I thought I could use my own life as an experiment in this manner in order to prove this theory — that I might be an example of someone who has committed to sharing their expertise, opinions and life experience online, and that I could actually benefit from it and develop real skill — so far this has been the case. I could then apply what I learned about online interactions and the technology that goes with it to benefit business.
If I had listened to the personal branding experts when I was about to start down this path, I would have never started writing on this blog to begin with. Rather than haphazardly throwing this site up in a manner of a couple hours, I would have waited until everything was perfect and perhaps eventually started to post and then wondered where everyone was.
Instead, I started posting first in order to develop my voice and to get comfortable exposing myself so much. I trusted I would figure out the rest over time, because the most important thing I could do was share my voice and learn, and I wasn’t going to learn this stuff in a book.
My plan was that if I could just share my voice — my self, people would show up eventually. And, thankfully, you did. Sometimes you even say something when you’re here and we go back and forth a bit. I love that.
Almost every time I post you teach me something, whether it’s something you say in a comment, something you share somewhere else, something you ignore or forgive. I am still surprised by you even though a lot of the time I find some of you entirely predictable — in a good way. In a way that makes me feel like I know you.
From a personal branding perspective, there’s a lot that I do wrong:
- I still don’t own name as a domain. If you visit ShannonPaul.com you will visit a site devoted to Russian tea cookies that I am totally unaffiliated with.
- My blog is hosted on WordPress.com (not self hosted, although I’m just about ready to make the move)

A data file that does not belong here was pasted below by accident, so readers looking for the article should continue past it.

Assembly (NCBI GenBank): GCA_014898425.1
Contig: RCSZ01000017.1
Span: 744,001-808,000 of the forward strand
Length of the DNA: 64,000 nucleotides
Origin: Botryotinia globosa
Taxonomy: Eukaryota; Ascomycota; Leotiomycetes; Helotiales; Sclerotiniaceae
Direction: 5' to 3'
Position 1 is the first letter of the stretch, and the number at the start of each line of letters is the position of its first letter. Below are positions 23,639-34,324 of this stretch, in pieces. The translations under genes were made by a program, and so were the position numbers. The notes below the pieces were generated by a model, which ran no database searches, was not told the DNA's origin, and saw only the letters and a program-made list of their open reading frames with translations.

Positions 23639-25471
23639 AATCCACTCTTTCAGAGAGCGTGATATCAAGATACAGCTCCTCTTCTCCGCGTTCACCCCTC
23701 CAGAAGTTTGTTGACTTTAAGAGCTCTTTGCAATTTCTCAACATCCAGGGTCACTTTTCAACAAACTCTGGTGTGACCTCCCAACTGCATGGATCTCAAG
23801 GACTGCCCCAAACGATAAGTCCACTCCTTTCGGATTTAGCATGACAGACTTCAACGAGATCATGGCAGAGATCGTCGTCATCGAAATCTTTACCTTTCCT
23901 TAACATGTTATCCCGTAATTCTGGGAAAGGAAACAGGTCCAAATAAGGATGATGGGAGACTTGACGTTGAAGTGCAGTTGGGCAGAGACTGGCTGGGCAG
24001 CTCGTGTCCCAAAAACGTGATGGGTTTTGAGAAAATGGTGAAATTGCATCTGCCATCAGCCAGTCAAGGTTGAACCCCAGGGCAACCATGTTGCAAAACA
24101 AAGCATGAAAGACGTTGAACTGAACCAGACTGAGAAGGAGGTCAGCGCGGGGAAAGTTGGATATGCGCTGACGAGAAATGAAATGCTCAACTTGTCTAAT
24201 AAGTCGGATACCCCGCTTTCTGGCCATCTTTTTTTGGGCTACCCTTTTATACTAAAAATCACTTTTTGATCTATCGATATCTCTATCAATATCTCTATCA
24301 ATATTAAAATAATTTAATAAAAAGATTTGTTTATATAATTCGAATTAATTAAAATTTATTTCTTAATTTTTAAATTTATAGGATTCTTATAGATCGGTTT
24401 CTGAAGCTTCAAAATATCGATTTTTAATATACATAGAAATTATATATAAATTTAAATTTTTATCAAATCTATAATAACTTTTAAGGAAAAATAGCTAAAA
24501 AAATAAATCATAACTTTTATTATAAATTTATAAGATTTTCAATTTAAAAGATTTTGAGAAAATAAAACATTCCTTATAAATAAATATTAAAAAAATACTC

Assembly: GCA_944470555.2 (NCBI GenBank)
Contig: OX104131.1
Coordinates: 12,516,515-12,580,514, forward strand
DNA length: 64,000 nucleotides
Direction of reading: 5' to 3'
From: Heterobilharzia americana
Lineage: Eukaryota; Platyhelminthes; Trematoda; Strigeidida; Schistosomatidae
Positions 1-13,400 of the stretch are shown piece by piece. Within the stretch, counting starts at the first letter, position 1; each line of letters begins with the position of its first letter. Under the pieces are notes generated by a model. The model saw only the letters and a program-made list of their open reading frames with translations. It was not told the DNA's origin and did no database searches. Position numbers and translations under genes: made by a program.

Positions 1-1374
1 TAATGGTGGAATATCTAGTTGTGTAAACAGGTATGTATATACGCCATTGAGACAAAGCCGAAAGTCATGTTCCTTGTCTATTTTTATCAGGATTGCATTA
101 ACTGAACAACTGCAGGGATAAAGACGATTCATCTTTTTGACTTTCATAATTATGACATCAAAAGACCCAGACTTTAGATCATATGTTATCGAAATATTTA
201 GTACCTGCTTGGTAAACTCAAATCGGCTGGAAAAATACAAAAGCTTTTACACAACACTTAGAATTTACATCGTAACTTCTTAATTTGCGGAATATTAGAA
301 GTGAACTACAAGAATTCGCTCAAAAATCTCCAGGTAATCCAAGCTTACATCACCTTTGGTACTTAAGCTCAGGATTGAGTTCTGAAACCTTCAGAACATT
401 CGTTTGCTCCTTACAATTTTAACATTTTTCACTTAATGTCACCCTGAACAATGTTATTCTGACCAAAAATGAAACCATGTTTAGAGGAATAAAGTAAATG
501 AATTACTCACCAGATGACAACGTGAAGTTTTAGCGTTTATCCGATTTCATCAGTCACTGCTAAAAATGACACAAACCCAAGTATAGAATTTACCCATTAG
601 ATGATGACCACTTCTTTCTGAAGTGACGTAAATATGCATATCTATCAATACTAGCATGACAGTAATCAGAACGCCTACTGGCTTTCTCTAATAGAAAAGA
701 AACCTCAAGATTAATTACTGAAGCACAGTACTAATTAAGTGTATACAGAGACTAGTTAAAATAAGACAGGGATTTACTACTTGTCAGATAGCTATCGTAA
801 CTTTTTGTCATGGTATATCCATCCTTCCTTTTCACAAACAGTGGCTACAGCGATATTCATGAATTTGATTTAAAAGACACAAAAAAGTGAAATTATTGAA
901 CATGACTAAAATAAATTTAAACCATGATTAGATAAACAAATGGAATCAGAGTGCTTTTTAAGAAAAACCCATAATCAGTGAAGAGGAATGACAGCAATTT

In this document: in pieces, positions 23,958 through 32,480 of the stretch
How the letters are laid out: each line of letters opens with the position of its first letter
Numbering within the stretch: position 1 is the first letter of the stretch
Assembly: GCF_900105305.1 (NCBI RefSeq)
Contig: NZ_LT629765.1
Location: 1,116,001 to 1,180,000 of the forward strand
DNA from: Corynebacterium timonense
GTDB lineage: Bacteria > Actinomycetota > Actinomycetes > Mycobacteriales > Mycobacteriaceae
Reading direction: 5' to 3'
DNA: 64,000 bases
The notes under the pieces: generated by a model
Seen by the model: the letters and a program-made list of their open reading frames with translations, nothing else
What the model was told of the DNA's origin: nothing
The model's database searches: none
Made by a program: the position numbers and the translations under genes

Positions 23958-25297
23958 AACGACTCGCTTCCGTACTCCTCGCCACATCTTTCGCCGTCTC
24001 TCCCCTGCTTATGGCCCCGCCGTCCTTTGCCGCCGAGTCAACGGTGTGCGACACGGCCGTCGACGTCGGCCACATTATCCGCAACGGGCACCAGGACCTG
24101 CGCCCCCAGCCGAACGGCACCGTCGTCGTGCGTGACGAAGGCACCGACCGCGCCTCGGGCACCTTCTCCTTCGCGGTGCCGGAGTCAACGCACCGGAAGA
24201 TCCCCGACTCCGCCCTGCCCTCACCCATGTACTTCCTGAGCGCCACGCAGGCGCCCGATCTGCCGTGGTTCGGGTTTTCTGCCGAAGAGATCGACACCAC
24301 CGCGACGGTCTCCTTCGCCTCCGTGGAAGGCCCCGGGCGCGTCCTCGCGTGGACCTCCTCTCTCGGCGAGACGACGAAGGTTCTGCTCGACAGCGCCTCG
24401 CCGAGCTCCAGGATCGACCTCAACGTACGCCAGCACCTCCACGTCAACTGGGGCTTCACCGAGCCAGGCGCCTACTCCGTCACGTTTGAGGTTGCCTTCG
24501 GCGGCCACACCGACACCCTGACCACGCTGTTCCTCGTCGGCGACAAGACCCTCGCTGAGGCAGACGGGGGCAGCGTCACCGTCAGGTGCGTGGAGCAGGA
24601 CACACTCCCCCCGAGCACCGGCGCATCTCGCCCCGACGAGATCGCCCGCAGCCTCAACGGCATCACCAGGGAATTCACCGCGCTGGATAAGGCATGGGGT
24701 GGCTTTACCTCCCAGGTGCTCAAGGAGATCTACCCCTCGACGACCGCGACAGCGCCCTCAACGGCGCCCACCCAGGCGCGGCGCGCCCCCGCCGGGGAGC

- I have a weird picture in my header that causes some people a lot of confusion
- My blog blatantly lacks any real user experience design
Yet, you show up; not tens of thousands of you at a time, but plenty.
I’m not telling you this because I think you should disregard all the advice, but instead to use myself as an example to tell you that doing everything “right” is only one option. There are many paths, and if you wait for everything to be perfect before you show up and participate, you will have missed thousands of opportunities to establish your voice, connect with others, and make an impact.
Lately I’ve been restless. I forgot what I started showing up to do here in the first place. Thankfully, you along with several others, whether it was intentional or not, reminded me of my mission, and for this I am grateful.
“Don‟t aim at success – the more you aim at it and make it a target, the more you are going to miss it. For success, like happiness, cannot be pursued; it must ensue…as the unintended side-effect of one‟s personal dedication to a course greater than oneself.” – Viktor Frankl
The above quote is included in the curriculum document for Srikumar Rao’s course on Creativity and Personal Mastery that was only recently made available to anyone other than Columbia MBA students. Something I found as a result of investigating into the little question of impact over at Jonathan Fields’ place.
Forget About Influence
Feel free to obsess over your personal brand all day long and think about how you too might become an influential taste-maker. Let me know how that adds up.
Instead, I’m going to be working out how I can make a real and lasting impact for myself and everyone I encounter. How’s that for a personal brand?
What inspires you to move forward on your path? What is the impact you hope to make along the way?
Photo Credit: ~jjjohn~
Photo Credit: jaxxon